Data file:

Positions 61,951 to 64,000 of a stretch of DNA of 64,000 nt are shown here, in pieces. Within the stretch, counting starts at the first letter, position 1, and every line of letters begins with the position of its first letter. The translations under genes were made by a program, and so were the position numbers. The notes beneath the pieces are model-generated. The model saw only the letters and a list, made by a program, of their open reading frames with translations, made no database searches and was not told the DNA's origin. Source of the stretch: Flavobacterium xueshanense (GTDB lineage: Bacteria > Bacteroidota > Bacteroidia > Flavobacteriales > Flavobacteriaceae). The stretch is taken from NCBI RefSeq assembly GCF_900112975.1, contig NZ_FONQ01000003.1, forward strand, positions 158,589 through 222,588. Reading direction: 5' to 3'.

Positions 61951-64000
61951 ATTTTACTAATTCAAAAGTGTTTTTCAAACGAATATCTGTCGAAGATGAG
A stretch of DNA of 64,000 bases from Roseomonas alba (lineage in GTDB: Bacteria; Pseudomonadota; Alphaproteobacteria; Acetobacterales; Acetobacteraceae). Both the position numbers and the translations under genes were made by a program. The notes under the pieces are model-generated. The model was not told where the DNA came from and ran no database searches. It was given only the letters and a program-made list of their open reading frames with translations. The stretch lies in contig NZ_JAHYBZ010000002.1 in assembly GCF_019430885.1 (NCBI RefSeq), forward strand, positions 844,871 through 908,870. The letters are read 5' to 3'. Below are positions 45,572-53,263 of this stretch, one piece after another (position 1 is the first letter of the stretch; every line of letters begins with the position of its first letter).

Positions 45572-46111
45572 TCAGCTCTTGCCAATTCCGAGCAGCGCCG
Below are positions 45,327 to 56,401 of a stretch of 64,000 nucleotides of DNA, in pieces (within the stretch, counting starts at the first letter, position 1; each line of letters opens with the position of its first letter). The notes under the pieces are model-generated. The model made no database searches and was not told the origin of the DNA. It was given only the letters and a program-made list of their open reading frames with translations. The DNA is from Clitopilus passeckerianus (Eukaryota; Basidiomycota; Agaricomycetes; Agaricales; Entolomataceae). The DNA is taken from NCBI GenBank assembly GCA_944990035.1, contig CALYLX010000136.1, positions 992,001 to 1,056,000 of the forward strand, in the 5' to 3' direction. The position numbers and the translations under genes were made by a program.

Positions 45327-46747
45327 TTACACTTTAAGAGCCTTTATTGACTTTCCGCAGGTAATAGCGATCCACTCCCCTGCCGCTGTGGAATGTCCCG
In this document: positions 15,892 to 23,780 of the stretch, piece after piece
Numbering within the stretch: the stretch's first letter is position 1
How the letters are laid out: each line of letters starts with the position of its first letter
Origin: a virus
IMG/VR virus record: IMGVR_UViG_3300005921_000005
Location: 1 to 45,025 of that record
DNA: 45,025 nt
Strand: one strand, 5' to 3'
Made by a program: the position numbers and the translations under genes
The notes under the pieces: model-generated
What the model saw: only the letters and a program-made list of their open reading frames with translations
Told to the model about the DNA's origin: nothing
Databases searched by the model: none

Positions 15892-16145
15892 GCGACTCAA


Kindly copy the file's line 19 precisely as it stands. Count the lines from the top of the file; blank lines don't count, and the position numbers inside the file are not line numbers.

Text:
The notes under the pieces: model-generated